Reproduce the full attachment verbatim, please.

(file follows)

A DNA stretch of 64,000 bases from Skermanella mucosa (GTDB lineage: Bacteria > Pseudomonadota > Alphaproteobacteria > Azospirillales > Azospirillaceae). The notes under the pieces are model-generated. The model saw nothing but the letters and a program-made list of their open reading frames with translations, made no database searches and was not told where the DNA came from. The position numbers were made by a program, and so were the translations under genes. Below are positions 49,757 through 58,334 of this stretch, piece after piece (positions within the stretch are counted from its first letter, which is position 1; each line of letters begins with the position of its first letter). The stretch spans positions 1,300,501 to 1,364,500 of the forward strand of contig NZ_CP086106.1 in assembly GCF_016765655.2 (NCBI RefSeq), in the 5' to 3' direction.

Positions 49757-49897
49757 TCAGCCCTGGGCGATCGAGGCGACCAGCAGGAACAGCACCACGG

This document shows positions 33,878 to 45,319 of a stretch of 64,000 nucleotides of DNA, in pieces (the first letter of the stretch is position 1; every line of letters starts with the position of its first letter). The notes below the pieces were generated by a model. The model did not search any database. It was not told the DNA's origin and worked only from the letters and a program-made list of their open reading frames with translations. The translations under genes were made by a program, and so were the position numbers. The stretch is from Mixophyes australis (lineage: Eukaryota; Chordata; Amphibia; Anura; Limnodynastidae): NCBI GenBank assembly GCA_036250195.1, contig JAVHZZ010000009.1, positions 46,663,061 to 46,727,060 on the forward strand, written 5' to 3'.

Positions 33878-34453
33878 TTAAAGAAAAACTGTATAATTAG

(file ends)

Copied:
A DNA stretch of 64,000 bases from Skermanella mucosa (GTDB lineage: Bacteria > Pseudomonadota > Alphaproteobacteria > Azospirillales > Azospirillaceae). The notes under the pieces are model-generated. The model saw nothing but the letters and a program-made list of their open reading frames with translations, made no database searches and was not told where the DNA came from. The position numbers were made by a program, and so were the translations under genes. Below are positions 49,757 through 58,334 of this stretch, piece after piece (positions within the stretch are counted from its first letter, which is position 1; each line of letters begins with the position of its first letter). The stretch spans positions 1,300,501 to 1,364,500 of the forward strand of contig NZ_CP086106.1 in assembly GCF_016765655.2 (NCBI RefSeq), in the 5' to 3' direction.

Positions 49757-49897
49757 TCAGCCCTGGGCGATCGAGGCGACCAGCAGGAACAGCACCACGG

This document shows positions 33,878 to 45,319 of a stretch of 64,000 nucleotides of DNA, in pieces (the first letter of the stretch is position 1; every line of letters starts with the position of its first letter). The notes below the pieces were generated by a model. The model did not search any database. It was not told the DNA's origin and worked only from the letters and a program-made list of their open reading frames with translations. The translations under genes were made by a program, and so were the position numbers. The stretch is from Mixophyes australis (lineage: Eukaryota; Chordata; Amphibia; Anura; Limnodynastidae): NCBI GenBank assembly GCA_036250195.1, contig JAVHZZ010000009.1, positions 46,663,061 to 46,727,060 on the forward strand, written 5' to 3'.

Positions 33878-34453
33878 TTAAAGAAAAACTGTATAATTAG